International convention on mercury entered into force

17.8.2017 - GÖTEBORG
Taking care of one of the victims of "Minamata disease"
Photo: Zdenek Thoma

Minamata Convention entered into force on Wednesday. It is the first legally binding international agreement regulating mercury pollution. It has been ratified by over seventy states, by Czech Republic this June. The International Persistent Organic Pollutants Elimination Network (IPEN) calls on UN officials to take action to avoid a need for further similar conventions.

The Minamata Convention, the first international legally binding agreement in the area of chemistry for the last decade, describes mercury as a global danger to human health and the environment. According to representatives of the IPEN, the agreement is the first step toward mercury exclude from the world economy.

“Mercury-contaminated sites have become a slow disaster in many countries," explains IPEN Mercury Policy Advisor Dr. Lee Bell. "To prevent mercury devastation for new generations, we need unified guidelines so that countries can identify and control risk from these sites and clean up communities where heavy mercury loads in the environment perpetuate harm to current and future generations,” adds Bell.

Gold, coal and fish to blame

The key is to stop mercury emissions from sources such as coal-fired power stations, craft gold mining or cement factories, and to stop global trade of this commodity. According to the United Nations Environment Programme, approximately 15 million of people in more than 70 countries make a living artisanal gold mining. In this activity mainly mercury is used. The coal-fired power plants release atmospheric mercury, which then gets into the sea and subsequently enters the food chain through the fish meat.

IPEN Co-Chair Olga Speranskaja says: "Most developing countries lack limits for mercury levels in fish. Those that have established limits, often set them lower than relevant limits of developed countries, thus reducing the level of protection of their residents from the adverse health impacts of mercury."

Mercury exposure leads to damages of the nervous system, kidneys and the cardiovascular system; emerging organ systems are the most sensitive to toxic effects of mercury. During fetal development, even very small amounts can cause brain damage. According to the Goldman Award holder, vigorous and coordinated global action is needed to fulfil the Convention. "The majority of developing countries, and countries with economies in transition, do not issue recommendations to pregnant women on daily intake limits of mercury-containing food products such fish and rice, with dire consequences," says Speranskaja.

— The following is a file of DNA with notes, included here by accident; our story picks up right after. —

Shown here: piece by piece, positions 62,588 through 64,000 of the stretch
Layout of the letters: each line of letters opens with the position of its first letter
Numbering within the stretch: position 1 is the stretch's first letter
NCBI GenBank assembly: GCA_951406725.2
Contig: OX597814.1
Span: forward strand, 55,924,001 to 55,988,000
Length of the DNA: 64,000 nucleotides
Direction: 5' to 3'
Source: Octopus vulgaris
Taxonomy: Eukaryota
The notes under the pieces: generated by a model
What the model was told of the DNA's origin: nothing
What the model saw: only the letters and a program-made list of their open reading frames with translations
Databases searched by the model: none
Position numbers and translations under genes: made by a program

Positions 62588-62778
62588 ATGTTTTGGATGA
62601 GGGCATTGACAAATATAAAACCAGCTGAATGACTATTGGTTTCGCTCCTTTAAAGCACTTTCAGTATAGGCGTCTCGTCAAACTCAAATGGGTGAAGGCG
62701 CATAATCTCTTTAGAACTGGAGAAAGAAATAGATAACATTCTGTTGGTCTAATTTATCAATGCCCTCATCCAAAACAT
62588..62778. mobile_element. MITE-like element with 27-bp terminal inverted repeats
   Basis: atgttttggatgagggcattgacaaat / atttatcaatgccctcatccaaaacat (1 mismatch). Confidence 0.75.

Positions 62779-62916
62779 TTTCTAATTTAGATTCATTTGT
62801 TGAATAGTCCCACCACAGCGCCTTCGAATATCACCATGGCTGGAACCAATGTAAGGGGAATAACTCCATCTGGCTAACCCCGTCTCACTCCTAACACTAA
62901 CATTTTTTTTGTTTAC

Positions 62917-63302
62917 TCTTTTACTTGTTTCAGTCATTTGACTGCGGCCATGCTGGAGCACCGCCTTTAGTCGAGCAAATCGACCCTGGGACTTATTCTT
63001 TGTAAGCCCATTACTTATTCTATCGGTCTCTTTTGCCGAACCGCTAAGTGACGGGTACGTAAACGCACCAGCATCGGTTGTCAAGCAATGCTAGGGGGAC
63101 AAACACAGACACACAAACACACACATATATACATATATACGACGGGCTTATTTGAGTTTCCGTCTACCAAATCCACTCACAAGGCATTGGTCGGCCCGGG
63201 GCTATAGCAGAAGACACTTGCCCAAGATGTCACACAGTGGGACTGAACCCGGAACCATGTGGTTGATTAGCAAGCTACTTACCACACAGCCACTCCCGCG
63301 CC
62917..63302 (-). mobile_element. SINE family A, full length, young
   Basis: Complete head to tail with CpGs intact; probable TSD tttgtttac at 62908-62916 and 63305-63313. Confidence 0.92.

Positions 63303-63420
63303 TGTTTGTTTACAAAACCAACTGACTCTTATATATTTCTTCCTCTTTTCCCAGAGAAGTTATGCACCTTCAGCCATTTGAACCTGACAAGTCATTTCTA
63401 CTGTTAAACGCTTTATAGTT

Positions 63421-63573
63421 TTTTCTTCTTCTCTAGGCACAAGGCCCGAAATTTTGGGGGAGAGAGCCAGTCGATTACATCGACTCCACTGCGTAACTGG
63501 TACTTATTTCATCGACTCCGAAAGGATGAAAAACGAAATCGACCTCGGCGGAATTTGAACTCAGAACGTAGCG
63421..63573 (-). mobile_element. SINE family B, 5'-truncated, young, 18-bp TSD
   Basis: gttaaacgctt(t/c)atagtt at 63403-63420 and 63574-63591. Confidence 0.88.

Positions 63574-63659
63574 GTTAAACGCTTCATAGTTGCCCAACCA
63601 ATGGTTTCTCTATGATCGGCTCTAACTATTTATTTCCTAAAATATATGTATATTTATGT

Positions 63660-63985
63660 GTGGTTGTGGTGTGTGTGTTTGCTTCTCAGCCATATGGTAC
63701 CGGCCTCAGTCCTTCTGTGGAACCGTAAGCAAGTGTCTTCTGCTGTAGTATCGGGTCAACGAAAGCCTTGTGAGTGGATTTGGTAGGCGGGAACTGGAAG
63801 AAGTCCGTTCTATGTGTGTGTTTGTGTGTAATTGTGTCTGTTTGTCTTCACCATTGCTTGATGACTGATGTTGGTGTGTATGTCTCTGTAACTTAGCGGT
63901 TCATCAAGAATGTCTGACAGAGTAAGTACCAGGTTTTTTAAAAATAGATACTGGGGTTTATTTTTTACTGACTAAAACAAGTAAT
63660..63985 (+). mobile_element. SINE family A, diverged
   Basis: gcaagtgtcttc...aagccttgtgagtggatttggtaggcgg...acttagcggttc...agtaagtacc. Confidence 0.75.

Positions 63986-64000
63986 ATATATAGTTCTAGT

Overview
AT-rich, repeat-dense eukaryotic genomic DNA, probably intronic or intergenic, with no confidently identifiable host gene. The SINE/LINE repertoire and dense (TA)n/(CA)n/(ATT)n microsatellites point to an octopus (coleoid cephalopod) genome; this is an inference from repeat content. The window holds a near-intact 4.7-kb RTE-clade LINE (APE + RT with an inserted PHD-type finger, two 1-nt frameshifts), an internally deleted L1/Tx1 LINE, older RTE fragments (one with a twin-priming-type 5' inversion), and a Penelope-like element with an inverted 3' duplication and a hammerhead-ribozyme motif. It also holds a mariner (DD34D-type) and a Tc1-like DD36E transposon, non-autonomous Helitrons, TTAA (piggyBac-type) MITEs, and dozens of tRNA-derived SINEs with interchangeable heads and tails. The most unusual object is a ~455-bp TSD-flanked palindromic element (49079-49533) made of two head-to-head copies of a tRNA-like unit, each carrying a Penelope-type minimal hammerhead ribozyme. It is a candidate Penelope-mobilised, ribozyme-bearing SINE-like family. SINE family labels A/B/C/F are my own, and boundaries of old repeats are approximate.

The identification and cleanup of contaminated sites is another important step in protecting human health from highly toxic heavy metals.

"Our community of global environmental health, justice, and human rights NGOs will continue to hold the world’s governments accountable to uphold the spirit and intent of the treaty, to encourage more countries to ratify, and to advocate for governments to take necessary actions so that this important agreement successfully protects the many millions of humans threatened by mercury," says Pamela Miller, co-chair of IPEN.

From tragedy to agreement

"The tragedy of mercury causes profound health and economic impacts in some of the most impoverished communities around the world; communities that subsist through small scale gold mining. Unless we take global action to end the international mercury trade that dumps mercury into communities near gold mining sites, we will continue to poison some of the most vulnerable and marginalized people on our planet," says Yuyun Ismawati, IPEN representative for the area of gold mining and the Goldman Award holder.

This breakthrough agreement is named after the so-called Minamata accident in Japan, in which the industrial mercury pollution of Minamata Bay killed and nearly poisoned tens of thousands of people. Currently, the Convention has been ratified by 74 countries, ergo by more than 50, which is a minimum for entering into force.

Author: Martin Holzknecht, Mirka Zichova

This report is a part of project funded by the City of Prague. Published information may not express the donor's opinion.Praha_logo_bar[1].jpg

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